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Monday, 9 August 2010

GRINDHOUSE at the Duke's

A few years ago when Quentin Tarantino and Robert Rodriguez decided to make a homage to a style of cinema known as 'Grindhouse', the people involved with the marketing basically pussied out on the idea. The thought of showing two films back-to-back with trailers for 'fake' films (but now real...see Machete!) was clearly too bizarre and complex for them (and therefore a mainstream audience) to understand. Which is pretty dumb considering that both Tarantino and Ridriguez are two of the most influential, interesting, talented, smartest and successful filmmakers to come out of America since the early 1990's and both continue to prove themselves in their respective fields.

As a result Tarantino's Death Proof and Rodriguez's Planet Terror were released separately, and both films were largely shunned by critics and audiences, even though both are awesome movies in their own rights and even more so as the originally intended double feature.

Death Proof is an essential accompaniment to the works of Quentin Tarantino. The film is about a psychopathic stuntman going on several killing sprees in his 'death proof' car, specifically targeting attractive young women. The film perfectly displays Tarantino's sense of aesthetic style and production design, with dialogue and conversational sequences that flow in such a way that are unique to Tarantino. There is also a remarkable high speed chase sequence that is more invigorating and stimulating than anything from a Jerry Bruckheimer movie!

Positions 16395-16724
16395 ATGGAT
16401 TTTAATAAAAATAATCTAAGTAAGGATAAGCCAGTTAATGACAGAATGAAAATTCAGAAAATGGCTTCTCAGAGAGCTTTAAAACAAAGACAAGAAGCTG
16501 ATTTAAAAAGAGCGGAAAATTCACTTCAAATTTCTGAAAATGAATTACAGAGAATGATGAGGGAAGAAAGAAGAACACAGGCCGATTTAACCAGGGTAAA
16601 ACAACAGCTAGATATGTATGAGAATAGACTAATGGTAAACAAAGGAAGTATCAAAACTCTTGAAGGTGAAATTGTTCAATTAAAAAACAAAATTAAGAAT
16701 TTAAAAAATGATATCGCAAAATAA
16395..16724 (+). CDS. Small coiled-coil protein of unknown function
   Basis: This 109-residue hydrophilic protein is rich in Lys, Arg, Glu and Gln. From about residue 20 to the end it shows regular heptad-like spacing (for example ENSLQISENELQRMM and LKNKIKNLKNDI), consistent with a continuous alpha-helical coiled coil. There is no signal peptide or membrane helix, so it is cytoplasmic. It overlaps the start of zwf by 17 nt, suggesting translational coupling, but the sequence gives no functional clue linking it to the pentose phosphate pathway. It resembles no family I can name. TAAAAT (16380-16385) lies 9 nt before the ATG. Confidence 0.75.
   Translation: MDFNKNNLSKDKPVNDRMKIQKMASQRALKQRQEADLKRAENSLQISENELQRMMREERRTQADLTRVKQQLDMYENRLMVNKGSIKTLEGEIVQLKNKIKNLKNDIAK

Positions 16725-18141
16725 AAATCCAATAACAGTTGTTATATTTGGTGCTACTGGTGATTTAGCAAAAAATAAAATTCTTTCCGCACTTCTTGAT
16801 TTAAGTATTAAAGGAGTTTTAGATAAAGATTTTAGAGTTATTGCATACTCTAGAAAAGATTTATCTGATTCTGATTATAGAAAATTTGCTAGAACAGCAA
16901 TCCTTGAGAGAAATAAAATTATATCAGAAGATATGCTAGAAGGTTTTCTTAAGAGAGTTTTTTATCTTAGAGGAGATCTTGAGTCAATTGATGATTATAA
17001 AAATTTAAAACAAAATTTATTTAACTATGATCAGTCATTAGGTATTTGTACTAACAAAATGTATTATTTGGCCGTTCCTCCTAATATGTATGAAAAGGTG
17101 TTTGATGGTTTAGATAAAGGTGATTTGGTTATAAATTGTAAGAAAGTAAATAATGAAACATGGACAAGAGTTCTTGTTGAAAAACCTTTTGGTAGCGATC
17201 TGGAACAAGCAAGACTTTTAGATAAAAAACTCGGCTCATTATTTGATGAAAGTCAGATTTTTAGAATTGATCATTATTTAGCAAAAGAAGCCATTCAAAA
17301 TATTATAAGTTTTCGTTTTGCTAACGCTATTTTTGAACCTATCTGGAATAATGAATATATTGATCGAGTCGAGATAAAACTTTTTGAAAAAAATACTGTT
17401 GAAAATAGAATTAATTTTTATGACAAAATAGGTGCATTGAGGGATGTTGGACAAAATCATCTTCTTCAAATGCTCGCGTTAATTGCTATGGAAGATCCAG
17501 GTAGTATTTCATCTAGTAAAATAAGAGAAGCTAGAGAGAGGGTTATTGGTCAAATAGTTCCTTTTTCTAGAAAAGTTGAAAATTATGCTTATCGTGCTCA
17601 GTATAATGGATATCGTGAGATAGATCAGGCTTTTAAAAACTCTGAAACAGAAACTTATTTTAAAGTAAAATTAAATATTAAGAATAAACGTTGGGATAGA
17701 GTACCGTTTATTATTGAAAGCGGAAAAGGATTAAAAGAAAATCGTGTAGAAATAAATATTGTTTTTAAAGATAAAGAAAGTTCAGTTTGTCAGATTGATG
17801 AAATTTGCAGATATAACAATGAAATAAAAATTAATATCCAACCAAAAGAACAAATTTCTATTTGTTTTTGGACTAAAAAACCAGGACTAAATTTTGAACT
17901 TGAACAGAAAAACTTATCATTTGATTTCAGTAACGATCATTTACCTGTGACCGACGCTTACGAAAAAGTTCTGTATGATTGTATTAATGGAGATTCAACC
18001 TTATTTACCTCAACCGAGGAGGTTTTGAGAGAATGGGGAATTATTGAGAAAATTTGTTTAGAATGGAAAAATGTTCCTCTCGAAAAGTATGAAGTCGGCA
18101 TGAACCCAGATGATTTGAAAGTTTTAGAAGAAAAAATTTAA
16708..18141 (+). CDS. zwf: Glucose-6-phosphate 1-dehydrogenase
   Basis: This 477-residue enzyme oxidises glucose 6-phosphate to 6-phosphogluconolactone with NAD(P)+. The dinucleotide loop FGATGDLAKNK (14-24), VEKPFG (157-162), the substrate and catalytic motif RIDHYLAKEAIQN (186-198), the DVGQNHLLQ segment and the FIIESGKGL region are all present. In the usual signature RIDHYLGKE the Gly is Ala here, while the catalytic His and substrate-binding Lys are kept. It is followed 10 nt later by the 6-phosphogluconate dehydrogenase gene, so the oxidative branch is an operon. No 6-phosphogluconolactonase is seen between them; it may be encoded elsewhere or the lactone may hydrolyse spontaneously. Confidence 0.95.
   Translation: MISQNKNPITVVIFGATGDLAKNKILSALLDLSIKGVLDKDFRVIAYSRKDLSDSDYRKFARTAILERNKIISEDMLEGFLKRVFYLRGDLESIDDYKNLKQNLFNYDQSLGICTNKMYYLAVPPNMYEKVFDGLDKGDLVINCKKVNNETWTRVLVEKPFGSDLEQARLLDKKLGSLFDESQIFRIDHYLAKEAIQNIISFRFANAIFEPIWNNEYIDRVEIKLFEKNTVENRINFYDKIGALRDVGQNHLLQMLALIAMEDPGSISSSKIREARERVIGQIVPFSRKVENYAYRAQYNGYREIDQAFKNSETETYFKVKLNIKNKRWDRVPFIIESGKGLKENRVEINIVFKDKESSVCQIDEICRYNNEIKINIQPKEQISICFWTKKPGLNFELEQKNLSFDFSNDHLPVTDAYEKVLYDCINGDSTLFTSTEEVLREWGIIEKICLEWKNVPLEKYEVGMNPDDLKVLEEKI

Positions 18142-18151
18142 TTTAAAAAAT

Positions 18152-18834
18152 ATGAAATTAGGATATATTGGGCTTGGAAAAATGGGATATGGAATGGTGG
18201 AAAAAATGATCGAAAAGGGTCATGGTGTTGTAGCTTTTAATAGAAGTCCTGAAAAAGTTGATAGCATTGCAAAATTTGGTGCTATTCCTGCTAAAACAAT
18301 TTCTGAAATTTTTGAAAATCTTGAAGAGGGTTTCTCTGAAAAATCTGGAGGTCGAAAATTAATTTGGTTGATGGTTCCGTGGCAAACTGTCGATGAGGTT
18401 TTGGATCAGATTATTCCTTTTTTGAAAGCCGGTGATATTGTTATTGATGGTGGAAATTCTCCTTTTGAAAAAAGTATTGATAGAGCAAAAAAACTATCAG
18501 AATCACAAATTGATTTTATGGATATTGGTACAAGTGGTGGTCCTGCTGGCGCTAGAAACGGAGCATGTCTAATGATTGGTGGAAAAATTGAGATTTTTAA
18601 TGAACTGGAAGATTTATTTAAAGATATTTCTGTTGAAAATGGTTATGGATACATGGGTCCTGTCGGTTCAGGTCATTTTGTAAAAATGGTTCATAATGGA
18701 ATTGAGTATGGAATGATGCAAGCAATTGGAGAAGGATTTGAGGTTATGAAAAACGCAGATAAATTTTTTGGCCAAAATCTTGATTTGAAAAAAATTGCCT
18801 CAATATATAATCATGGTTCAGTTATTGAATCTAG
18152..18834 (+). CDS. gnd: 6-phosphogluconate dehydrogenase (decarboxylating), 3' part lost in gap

Planet Terror is Rodriguez's answer to all the gross out zombie movies of the 70s and 80s. A sexy, slimy, steamy action movie on the premise of a failed military experiment involving a nerve gas that turns most of Texas (and then the world) into flesh-eating-puss-filled zombies! And only a small band of survivors can stop the outbreak and save mankind!....including a chick with a machine gun as a leg! Full of in-jokes and references to films and the style that inspired it, Planet Terror is a perfectly executed salute to a form of film making that was largely misunderstood...with its tongue firmly in its cheek.

The term 'Grindhouse' is used to describe a type of cinema in inner cities in the 1970s that were mostly seedy dives that showed low budget, ultra violent and explicitly sexual indie movies.

Needless to say it's hard to find such places nowadays outside of the various red light districts of the world cities, but Brighton's Duke of York's is going back to it's seedier days (for one night only!)

You can see Rodriguez's and Tarantino's 'Grindhouse' how it was originally intended on Friday 27th August at NITE!

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